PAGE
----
05/08/2013 02:55 pm ET Updated Feb 02, 2016

Kickin' One Back May Be One Too Many

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Here's some disquieting and rather telling news: In a group of U.S. men who have sex with men (MSM), heavy drinking combined with having more than one unprotected receptive anal intercourse partner in the past two years doubled the risk of acquiring the HIV virus. And check this out: Heavy drinking alone raised the risk of HIV infection by a whopping 60 percent.

The impact of heavy drinking on HIV infection, with or without unprotected receptive anal intercourse, is not well understood. Therefore, to address this question, investigators in the Multicenter AIDS Cohort Study (MACS) studied 3,725 HIV-negative men enrolled in the cohort from 1984 to 2008.

MACS is the first and largest study specifically created to examine the natural history of AIDS. Now in its third decade, this study involves nearly 7,000 MSM nationwide. MACS is ongoing at four institutions: UCLA, Northwestern University in Chicago, the University of Pittsburgh and Johns Hopkins University in Baltimore. With 2,000 participants, the UCLA site is the largest. And amazingly, after more than 25 years, the cumulative dropout rate is less than 15 percent. This reflects the participants' high level of commitment and interest.

These men self-reported their drinking habits and the number of unprotected receptive anal intercourse partners. They reported drinking a median of eight drinks weekly, and 30 percent reported having multiple unprotected receptive anal intercourse partners in the past two years. During 35,870 person-years of follow-up, 529 men became infected with HIV.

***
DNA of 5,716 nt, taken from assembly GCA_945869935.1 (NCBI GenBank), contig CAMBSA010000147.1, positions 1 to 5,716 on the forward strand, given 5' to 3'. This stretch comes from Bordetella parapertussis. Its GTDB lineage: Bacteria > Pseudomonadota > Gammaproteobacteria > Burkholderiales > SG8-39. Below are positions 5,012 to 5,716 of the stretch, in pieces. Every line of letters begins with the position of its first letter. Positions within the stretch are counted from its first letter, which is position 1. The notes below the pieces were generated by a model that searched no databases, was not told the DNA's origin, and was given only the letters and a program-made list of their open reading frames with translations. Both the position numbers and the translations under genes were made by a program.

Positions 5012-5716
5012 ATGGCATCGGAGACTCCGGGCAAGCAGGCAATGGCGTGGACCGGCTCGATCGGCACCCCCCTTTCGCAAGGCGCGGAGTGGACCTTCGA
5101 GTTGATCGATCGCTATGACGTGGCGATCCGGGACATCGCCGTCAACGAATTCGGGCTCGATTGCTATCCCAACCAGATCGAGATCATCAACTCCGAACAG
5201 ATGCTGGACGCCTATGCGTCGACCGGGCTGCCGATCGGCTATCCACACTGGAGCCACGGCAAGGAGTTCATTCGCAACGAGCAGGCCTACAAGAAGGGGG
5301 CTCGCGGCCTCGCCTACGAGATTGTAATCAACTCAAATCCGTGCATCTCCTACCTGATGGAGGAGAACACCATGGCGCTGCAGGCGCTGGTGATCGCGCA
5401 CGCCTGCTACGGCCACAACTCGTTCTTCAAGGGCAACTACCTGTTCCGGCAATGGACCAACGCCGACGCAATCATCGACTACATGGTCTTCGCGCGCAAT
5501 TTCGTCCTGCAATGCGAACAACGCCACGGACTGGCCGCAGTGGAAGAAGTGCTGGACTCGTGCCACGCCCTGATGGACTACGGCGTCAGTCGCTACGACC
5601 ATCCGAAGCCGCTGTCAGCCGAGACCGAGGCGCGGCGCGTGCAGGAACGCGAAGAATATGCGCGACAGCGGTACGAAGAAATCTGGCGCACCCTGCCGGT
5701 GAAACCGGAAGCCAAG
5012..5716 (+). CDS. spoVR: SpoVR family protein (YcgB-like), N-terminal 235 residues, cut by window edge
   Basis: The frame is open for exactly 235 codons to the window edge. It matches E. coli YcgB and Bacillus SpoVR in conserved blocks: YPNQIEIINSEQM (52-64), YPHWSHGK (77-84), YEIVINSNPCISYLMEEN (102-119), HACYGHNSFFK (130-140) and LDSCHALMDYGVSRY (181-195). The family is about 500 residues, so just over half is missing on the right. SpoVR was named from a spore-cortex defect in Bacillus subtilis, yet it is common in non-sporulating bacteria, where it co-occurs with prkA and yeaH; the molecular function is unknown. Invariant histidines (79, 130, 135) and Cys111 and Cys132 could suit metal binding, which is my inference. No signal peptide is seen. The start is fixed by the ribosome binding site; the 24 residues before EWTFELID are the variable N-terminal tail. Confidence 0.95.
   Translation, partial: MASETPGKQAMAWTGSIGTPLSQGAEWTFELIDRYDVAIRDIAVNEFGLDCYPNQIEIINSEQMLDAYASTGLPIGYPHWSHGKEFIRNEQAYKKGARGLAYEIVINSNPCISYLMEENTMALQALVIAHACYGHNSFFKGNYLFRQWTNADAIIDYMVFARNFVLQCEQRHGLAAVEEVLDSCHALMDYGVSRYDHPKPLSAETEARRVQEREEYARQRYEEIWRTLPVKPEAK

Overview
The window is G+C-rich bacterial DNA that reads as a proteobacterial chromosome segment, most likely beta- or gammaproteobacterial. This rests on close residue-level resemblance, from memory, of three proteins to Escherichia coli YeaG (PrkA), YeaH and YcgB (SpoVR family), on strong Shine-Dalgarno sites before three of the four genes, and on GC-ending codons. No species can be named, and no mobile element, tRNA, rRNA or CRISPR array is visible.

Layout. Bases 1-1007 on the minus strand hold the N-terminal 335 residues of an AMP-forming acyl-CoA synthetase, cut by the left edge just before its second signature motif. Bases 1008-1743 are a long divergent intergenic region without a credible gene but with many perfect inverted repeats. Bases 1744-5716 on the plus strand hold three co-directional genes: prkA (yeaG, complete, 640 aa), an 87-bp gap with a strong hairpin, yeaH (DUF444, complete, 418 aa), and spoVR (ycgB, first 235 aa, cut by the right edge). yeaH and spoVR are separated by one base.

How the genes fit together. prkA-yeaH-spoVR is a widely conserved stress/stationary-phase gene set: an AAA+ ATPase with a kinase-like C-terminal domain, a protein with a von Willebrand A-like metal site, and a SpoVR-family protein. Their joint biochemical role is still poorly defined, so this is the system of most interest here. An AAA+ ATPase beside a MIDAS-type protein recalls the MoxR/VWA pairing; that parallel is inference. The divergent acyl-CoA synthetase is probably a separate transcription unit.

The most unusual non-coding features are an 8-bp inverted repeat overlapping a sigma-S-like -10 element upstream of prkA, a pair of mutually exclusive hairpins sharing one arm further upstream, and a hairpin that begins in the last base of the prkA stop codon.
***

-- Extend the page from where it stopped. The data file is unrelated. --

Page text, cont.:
Statistical analysis determined that heavy drinking -- that is, drinking in excess of 14 drinks weekly -- raised the risk of HIV infection 61 percent. Among men with zero or one unprotected receptive anal intercourse partner in the past two years, heavy drinking did not significantly affect risk of HIV acquisition. However, among men with two or more partners, heavy drinking doubled the risk of infection.

According to the researchers, their findings "suggest that alcohol interventions to reduce heavy drinking among men who have sex with men should be integrated into existing HIV prevention activities."

This study resonates so strongly with me because my ex-partner Alonzo, whom I wrote about in a recent Huffington Post blog post, was, on occasion, a heavy drinker. And near the end of our monogamous relationship, his drinking became even more excessive. Alonzo suffered from chronic depression, which certainly contributed to overindulging. After we parted, Alonzo's drinking worsened. It's my understanding that that excess caused him to engage in unsafe sex. Subsequently, he contracted HIV, which developed into full-blown AIDS. With breakneck speed the disease ravaged this robust, muscular man. Sadly, as a result of AIDS-related complications, Alonzo passed away in 1996.

In a future blog post, I'll be exploring depression, particularly in African-American gay and bisexual men.

Wyatt O'Brian Evans is a journalist, instructor, motivational speaker and author of Nothing Can Tear Us Apart -- Uncensored and RAGE!, its upcoming sequel. To learn more about Wyatt, visit, and follow him on Facebook at the Wyatt O'Brian Evans Official Fan Club.